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A 46 year old man presented to the orthopaedic emergency department with history of trauma to his left foot. The patient was trying to cross a wooden bridge over a gutter, when his foot slipped and he suffered an inversion injury. On inspection, the foot was swollen, there was inversion of the heel, and adduction of the forefoot. Diffuse tenderness was present on palpation. Radiographs of the foot were taken, both anteroposterior and lateral views (fig1).
- What injury do the radiographs show?
- What is the line of management in such a case?
- What is the prognosis for such an injury?
Radiographs of left ankle and foot show a medial subtalar dislocation. Dislocation of the subtalar and talonavicular joints is seen. The calcaneocuboid joint is normal. A fracture of the base of the fifth metatarsal and a small chip fracture from the posterior aspect of the talus is also seen.
Closed reduction under anaesthesia is the first line of management in such a case. Closed reduction should be attempted as soon as possible because the reduction is more easily accomplished when the swelling is less. The following steps should be performed:
Adequate muscular relaxation, preferably with general anaesthesia.
Knee flexion to relax the Achilles tendon thus increasing the mobility of the calcaneum.
Gentle manual foot traction with countertraction on the leg.
Initial accentuation of the deformity (inversion), followed by eversion of the foot/heel. Mild digital pressure directly over the head of the talus may sometimes be required.
The opposite manoeuvre should be done for a lateral subtalar joint dislocation.
If closed reduction cannot be accomplished, open reduction of the dislocation should be carried out.
Simple uncomplicated subtalar dislocation, reduced by closed or open reduction generally do well with minimal symptoms at long term follow up. The various complicating factors affecting a good outcome are infection, magnitude of trauma, type of subtalar dislocation (medial or lateral), associated fractures, or failure to diagnose such an injury.
Subtalar dislocation of the foot is one in which there is simultaneous dislocation of the talonavicular joint and the talocalcaneal joint while the tibiotalar relationship is unchanged. It has also been termed luxatio pedis subtalo, subastragalar dislocation, and peritalar dislocation. The medial dislocation has been termed basketball foot and acquired clubfoot, while the lateral dislocation has been called acquired flat foot.1 Subtalar dislocations are uncommon and the incidence has been estimated to be 1% of all dislocations.2 ,3 These are broadly classified into two major types, medial and lateral, though very rare instances of anterior and posterior subtalar dislocations have been reported, but these usually have some degree of medial or lateral displacement as well and can be grouped with either medial or lateral dislocation.4Forceful inversion of the foot is responsible for the medial variety while the opposite, forceful eversion, is responsible for the lateral variety. Inversion or the eversion force is dissipated through the weaker talonavicular and talocalcaneal ligaments, disrupting these two joints and allowing displacement of the calcaneum, navicular, and all distal bones of the foot as a unit, either medially or laterally.1 Associated fractures are common in the ankle and the foot.5 These may be shearing osteochondral fractures from the dislocated articular surface of the talonavicular or the talocalcaneal joints or may be fracture of the malleoli or base of the fifth metatarsal, cuboid, or navicular tuberosity.4 In one major series, associated fractures were present in 64% of the cases.6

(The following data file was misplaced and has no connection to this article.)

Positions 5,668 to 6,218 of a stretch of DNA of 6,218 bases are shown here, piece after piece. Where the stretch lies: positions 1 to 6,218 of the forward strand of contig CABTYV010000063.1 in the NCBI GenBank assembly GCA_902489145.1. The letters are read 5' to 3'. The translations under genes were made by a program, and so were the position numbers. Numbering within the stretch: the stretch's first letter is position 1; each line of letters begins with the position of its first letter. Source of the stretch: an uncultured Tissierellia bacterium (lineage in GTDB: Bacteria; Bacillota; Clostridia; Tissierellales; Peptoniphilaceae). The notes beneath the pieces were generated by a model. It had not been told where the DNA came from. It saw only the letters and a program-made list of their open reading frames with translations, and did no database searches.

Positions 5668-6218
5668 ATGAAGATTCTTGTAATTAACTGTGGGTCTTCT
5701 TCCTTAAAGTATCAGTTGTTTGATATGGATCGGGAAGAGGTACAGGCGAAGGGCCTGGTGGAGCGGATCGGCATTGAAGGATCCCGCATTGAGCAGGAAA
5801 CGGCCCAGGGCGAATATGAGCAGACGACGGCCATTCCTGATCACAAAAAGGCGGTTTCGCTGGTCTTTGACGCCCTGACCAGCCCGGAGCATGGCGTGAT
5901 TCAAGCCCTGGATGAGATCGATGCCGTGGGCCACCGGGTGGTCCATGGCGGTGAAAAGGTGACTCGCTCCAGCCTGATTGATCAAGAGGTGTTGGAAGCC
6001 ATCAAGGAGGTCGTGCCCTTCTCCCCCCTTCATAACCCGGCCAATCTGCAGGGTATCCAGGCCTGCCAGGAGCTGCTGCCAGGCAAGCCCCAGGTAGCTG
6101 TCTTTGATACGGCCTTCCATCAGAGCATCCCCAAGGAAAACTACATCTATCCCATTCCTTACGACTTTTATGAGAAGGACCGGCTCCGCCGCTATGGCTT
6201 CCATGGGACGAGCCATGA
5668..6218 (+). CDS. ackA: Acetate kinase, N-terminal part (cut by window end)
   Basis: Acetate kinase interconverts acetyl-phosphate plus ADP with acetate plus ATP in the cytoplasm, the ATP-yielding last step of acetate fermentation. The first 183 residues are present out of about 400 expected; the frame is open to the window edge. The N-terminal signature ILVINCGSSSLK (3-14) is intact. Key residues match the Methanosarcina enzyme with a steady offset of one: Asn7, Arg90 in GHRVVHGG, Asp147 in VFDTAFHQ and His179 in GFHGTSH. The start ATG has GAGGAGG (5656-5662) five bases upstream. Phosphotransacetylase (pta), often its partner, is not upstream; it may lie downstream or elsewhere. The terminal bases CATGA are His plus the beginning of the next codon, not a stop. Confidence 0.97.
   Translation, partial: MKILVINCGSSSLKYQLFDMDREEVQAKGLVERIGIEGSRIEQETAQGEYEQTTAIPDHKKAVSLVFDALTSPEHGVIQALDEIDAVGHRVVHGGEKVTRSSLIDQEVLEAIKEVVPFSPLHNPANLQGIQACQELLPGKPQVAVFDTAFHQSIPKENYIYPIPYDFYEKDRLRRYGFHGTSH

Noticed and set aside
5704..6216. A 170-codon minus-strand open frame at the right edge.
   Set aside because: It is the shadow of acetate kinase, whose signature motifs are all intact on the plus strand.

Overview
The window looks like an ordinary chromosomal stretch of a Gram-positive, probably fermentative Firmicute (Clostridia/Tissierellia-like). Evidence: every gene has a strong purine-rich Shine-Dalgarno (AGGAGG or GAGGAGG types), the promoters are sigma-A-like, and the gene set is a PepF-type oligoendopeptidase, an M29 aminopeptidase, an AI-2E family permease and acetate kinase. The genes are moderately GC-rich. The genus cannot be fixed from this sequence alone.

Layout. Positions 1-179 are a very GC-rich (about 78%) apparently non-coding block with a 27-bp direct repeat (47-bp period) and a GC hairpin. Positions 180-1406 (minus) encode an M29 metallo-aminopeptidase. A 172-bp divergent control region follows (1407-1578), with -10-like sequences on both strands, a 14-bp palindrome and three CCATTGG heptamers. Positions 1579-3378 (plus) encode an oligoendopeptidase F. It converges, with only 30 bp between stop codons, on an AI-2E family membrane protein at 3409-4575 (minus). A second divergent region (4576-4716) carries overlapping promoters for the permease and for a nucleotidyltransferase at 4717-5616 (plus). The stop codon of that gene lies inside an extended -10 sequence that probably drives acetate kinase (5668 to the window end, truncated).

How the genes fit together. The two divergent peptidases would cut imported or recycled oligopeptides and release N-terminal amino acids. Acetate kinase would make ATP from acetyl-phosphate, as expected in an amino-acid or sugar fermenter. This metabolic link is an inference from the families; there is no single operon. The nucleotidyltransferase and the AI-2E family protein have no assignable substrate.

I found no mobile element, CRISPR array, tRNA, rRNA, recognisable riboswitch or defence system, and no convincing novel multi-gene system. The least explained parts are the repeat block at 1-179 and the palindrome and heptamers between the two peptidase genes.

Closed reduction is the mainstay of treatment and is successful in the majority of cases.2-4 ,6 Obstacles to closed reduction in medial subtalar dislocation include buttonholing of the head of the talus through the talonavicular joint capsule, the transverse fibres of the cruciate crural ligament or the extensor digitorum brevis muscle, while the obstacle in closed reduction of lateral subtalar joint dislocation is the tibialis posterior tendon.1-3 ,6 Open reduction is recommended when closed reduction fails. Dislocation once reduced is stable and no internal fixation is required. All that is required is a below knee plaster cast for four weeks followed by an active assisted exercise programme to regain strength and motion.4 These patients usually have minimal symptoms at long term follow up. Several complicating factors known to affect the outcome of a good result are infection, a more violent mechanism of injury, lateral dislocation compared with medial dislocation, associated fractures, or failure to diagnose such an injury.4